Thomas Reilly, Britain’s ambassador to Morocco, has said that dialogue between Morocco and Algeria is key to finding sustainable political solution in Western Sahara.
Rabat – In a tweet, the British representative said that the UK “would like to see progress towards resolving long-standing issues between Maghreb states,” referring to the Western Sahara conflict.
On November 6, King Mohammed VI offered Algeria to engage in a frank and direct dialogue with Morocco to break the stalemate hindering Maghreb unity.
He also said that Morocco is open to “any initiative or proposals” that would help to normalize the “much less than acceptable” relations between the two neighbors.
The UK, according to Reilly, believes that the United Nations talks in Geneva scheduled for December at the request of the personal envoy of the Secretary-General, Horst Kohler, is “important in this regard.”
#UK Interested to see #Moroccan King’s proposal for mechanism for dialogue with #Algeria. UK would like to see progress towards resolving longstanding issues between #Maghreb states. #UN #WesternSahara talks in #Geneva next month important in this regard https://t.co/U97v846RR5
— Thomas Reilly (@TSAReilly) November 20, 2018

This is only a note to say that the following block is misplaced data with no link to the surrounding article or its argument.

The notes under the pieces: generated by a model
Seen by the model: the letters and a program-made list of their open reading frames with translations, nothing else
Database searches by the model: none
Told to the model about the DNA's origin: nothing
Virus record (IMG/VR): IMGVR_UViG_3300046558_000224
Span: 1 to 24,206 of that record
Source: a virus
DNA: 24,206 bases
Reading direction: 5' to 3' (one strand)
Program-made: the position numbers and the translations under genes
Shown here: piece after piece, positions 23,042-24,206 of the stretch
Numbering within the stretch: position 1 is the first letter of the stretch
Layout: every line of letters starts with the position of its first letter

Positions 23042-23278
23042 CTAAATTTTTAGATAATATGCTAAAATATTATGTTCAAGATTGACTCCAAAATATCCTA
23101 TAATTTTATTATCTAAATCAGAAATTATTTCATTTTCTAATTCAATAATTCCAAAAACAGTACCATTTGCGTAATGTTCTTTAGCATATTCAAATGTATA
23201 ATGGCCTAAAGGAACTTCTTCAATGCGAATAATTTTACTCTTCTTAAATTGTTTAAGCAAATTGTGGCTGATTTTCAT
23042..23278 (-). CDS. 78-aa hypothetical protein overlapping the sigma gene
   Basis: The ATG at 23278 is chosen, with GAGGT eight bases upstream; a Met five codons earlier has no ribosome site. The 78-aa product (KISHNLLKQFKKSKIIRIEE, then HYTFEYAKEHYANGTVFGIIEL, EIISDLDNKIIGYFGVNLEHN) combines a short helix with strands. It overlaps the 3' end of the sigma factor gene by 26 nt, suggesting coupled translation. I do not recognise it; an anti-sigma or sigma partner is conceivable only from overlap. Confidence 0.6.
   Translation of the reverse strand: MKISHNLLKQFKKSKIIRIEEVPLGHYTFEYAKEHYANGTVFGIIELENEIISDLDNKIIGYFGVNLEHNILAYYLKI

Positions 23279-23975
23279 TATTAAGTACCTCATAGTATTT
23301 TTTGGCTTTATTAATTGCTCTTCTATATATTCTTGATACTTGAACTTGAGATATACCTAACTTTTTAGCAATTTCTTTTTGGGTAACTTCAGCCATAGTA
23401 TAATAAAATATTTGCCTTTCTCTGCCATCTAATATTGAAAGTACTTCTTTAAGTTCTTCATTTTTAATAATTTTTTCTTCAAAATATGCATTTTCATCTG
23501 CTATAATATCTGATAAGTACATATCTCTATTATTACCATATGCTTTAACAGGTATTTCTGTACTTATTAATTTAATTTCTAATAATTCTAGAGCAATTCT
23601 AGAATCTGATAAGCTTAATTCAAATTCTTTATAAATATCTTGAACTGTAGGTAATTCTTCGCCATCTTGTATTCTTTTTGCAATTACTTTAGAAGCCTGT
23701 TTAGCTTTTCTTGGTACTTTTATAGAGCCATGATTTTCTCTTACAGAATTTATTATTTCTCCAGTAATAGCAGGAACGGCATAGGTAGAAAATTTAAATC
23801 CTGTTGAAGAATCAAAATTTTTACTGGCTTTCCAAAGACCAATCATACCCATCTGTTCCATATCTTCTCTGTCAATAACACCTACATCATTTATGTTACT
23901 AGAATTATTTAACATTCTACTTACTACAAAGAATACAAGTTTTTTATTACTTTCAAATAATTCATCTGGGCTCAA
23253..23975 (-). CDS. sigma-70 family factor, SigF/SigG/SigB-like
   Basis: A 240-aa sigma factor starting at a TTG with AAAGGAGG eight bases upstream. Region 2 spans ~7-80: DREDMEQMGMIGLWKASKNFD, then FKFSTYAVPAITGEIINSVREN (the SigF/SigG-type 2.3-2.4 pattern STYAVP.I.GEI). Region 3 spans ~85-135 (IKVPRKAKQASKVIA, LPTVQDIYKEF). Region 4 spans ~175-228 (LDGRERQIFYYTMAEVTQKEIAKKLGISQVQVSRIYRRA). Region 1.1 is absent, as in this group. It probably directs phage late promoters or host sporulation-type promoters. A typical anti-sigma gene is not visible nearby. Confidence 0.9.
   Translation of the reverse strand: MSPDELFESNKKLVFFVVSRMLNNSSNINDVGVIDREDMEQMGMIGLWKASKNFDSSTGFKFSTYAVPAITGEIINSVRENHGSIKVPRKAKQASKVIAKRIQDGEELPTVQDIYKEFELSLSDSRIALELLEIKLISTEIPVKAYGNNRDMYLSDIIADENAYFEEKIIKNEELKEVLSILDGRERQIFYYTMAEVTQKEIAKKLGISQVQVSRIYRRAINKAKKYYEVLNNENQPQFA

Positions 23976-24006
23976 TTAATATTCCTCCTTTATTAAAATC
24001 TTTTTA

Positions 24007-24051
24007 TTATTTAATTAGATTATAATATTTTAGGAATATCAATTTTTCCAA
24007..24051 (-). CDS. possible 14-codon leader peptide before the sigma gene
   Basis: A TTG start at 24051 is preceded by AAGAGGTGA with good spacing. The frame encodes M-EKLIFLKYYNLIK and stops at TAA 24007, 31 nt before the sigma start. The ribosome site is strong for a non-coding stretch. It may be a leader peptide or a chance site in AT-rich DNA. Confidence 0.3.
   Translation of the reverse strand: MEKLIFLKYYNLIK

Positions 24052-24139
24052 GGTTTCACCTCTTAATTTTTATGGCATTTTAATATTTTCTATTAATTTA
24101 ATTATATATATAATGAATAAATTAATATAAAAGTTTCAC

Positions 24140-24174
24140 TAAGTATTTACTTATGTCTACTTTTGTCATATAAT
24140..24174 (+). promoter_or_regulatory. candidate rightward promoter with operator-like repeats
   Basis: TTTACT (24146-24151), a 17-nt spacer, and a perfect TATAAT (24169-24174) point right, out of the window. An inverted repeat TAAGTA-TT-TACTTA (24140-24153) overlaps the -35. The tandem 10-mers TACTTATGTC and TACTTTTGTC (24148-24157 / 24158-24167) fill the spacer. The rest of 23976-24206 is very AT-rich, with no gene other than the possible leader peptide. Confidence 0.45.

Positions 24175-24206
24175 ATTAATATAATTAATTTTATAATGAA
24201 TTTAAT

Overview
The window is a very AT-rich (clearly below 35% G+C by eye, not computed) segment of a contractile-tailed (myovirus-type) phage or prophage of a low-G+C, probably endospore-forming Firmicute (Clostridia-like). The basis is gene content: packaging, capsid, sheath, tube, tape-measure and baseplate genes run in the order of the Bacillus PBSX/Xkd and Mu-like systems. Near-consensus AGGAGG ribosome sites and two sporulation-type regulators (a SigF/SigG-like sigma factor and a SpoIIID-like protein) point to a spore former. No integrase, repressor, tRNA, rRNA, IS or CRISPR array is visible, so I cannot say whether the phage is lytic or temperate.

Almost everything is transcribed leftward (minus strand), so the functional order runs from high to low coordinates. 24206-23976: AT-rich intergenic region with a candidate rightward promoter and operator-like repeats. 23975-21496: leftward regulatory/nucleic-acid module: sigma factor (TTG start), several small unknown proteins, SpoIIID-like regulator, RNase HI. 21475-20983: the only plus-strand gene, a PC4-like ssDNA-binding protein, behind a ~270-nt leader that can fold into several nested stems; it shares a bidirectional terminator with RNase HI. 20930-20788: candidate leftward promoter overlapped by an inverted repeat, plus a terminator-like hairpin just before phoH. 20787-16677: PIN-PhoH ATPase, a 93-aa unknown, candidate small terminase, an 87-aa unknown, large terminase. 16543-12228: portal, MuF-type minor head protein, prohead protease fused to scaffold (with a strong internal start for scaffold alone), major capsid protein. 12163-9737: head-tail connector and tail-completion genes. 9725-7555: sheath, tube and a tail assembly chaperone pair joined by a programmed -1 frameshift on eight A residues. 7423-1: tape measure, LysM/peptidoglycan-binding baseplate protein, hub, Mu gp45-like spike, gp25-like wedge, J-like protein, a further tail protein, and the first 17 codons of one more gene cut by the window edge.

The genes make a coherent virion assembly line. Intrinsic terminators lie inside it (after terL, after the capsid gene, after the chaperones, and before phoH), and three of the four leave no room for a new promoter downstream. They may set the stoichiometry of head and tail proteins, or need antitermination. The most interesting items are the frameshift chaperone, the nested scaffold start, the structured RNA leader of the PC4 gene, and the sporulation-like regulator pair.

The UK was not the only country that backed King Mohammed VI’s proposal. Earlier this month, the US Department of State said that rapprochement between Algeria and Morocco could help de-escalate regional tensions between Rabat and Algiers.
“The US Government has urged Algeria and Morocco to recognize that improved relations will help the two countries tackle common bilateral and regional issues such as terrorism, illegal immigration, drug trafficking and economic integration,” the Department of State told the state-owned news agency Maghreb Arab Press (MAP).
Despite international leaders backing Morocco’s dialogue initiative, Algeria remains silent.
Several Algerian parties responded to Morocco’s offer, especially when Moroccan parties announced that they would visit Algeria to meet with members of political parties.
Algerian parties, including Ennahda, argued that steps to solve issues between the two countries should come from governments rather than political parties.
Spain, Jordan, France, UAE, the United Nations, and the African Union all commended Morocco’s initiative.